The Idol Guy, Top 12: Pronounciating to Perdition
Welcome to the Idol Guy, our weekly look at the goings-on in the Idol world. This is not a recap; for that look up the recaps by our terrific writers AJane and MotherSister.
Diana Ross is a terrific singer who has had success in music, TV, and Broadway. She has more top ten albums and singles than we care to count. Her musical talent is unquestioned. Unfortunately, none of this is a sure sign of success as an Idol guest coach. To say Tuesday night didn't go that well is a big understatement.
Softballs R' Us: Once again we had Melinda and Lakisha leading everyone else. Was anyone really surprised by that? If you're a female with a big voice and you can't pull off Diana Ross, then maybe singing isn't the right career choice. Who's better is really a matter of one's personal preference, but for now it doesn't matter. They're both as safe as they can be, and it'll stay that way for now.
It was actually a reasonably good night for the girls all around. Of course, their job was much easier – Diana Ross songs are made for women to sing, not men. If anything, the story of the night on the girl's side was who were the most improved singers.
Haley pulled off something we haven't seen from her in a while: a fairly reasonable performance. It works to her advantage that compared to the rest of the field (particularly the women) she's fairly distinct. Certainly she's not in the same genre as the “big voices” like Melinda. She's in a fairly similar situation to Gina - both have fair to okay vocals who need good song selection to really shine, but get a boost because they're not fishing in the same pool of votes as everyone else. If she can keep it together, she'll surprise people and go further than anyone initially thought possible.
The other revelation was Jordin. Randy may have overdone the praise a little, but his point was fairly valid: Jordin has a lot of talent, but up to this point hasn't always known how to use it. That changed on Tuesday: it was a complete performance. It's not yet as good as something Melinda or Lakisha would do, but it's not that far off. It's three months to the finale; that's plenty of time for her to get even better.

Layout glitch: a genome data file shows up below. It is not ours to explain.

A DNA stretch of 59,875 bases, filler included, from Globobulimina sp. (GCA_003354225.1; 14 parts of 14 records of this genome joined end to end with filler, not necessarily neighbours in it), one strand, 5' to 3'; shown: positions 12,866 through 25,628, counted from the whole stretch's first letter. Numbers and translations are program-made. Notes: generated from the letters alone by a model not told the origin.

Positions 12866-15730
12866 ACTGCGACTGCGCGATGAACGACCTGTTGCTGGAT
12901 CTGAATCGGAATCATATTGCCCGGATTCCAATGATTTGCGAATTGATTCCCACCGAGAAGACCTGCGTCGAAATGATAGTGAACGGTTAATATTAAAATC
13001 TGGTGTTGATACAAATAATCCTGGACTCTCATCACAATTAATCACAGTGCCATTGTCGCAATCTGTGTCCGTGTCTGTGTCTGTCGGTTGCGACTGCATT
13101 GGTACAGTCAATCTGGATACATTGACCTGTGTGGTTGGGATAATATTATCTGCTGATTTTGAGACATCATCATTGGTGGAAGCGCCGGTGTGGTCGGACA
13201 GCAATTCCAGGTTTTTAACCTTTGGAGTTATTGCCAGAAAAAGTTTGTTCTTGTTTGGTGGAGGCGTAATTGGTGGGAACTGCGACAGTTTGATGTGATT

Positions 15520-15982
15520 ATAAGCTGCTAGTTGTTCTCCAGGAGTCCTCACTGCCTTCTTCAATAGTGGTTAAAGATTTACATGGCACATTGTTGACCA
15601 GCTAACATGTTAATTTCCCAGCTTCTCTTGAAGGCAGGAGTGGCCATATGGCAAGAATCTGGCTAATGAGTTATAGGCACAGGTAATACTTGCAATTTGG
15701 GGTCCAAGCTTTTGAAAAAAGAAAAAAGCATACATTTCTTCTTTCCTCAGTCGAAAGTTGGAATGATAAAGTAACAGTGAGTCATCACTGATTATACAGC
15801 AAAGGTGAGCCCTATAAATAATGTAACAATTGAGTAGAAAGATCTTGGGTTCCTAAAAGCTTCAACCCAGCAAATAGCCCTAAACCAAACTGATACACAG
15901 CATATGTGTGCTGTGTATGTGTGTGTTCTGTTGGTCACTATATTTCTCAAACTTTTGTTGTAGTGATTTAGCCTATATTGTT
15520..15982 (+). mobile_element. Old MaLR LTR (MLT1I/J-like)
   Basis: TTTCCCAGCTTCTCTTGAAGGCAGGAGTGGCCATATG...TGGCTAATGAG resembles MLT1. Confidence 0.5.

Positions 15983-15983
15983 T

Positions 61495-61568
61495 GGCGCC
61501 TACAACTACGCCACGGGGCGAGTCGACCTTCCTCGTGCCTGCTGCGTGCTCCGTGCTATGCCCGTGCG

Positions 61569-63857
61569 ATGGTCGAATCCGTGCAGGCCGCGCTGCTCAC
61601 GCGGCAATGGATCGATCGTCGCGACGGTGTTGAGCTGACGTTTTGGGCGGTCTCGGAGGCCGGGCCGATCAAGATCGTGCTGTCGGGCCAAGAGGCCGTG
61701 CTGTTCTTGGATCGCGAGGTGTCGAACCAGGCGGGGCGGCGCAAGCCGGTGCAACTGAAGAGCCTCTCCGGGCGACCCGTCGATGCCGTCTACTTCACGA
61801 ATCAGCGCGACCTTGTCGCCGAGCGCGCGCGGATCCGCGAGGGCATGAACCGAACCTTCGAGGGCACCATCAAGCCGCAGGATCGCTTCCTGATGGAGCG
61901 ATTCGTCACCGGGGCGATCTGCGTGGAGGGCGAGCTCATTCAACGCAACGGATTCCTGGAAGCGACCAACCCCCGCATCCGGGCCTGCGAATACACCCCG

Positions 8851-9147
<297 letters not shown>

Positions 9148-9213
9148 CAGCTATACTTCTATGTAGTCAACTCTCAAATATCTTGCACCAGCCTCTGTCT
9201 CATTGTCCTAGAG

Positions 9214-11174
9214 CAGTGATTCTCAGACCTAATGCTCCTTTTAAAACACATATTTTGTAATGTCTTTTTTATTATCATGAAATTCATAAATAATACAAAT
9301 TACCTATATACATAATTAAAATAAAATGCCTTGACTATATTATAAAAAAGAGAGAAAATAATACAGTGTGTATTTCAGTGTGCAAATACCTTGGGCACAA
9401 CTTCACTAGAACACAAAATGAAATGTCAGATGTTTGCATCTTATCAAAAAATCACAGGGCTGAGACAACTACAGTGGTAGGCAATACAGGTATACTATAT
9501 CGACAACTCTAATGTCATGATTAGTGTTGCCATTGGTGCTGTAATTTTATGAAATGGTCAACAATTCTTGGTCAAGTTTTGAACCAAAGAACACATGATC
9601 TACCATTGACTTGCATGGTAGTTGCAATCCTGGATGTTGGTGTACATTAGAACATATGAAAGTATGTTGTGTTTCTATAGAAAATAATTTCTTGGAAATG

The Simon and Ryan Chronicles, Part Two: Let's be clear about some things, shall we? American Idol is supposedly about finding the best undiscovered singing talent in America. So, in theory, who are the most important people? If you answered "the contestants", you're absolutely right. We have to feel for Melinda a bit, who was smack in the middle of the latest bit of forced humor between Simon and Ryan. Please, gentlemen... it's not about either one of you, despite what your egos may think.
That was a nasty one: The guys were just not good this week, but there's something to learn in how they performed. They were pretty much screwed from the start; there's no way anyone could have had a truly outstanding night like Melinda and Lakisha did.
Faced with a theme that does not suit their musical style, a contestant has three choices. First, you can essentially ignore the theme and do your own stuff. No surprise that the guys who did this – Blake and Chris R. – are the ones who have established a strong musical identity.They paid lip service to the theme and did it their own way. Did it work? Well, not so much. It was like a jigsaw puzzle that just didn't fit together. It wasn't that the singing was bad, but the whole performance seemed out of place.
On the other hand, we have Phil Stacey. More than any of the guys, he was faithful to the theme – he has a powerful voice, and used it as much as he could. He was the best of the guys, but we still have a hard time believing he'll last long. We call it the Paris Bennett syndrome: someone keeps changing their image every week that we have no idea which one will show up on a given week. If someone with PBS really does have a boatload of talent, they could get far, but they won't win. If they're someone not quite as talented (like Phil), the first time they have an off night they go home.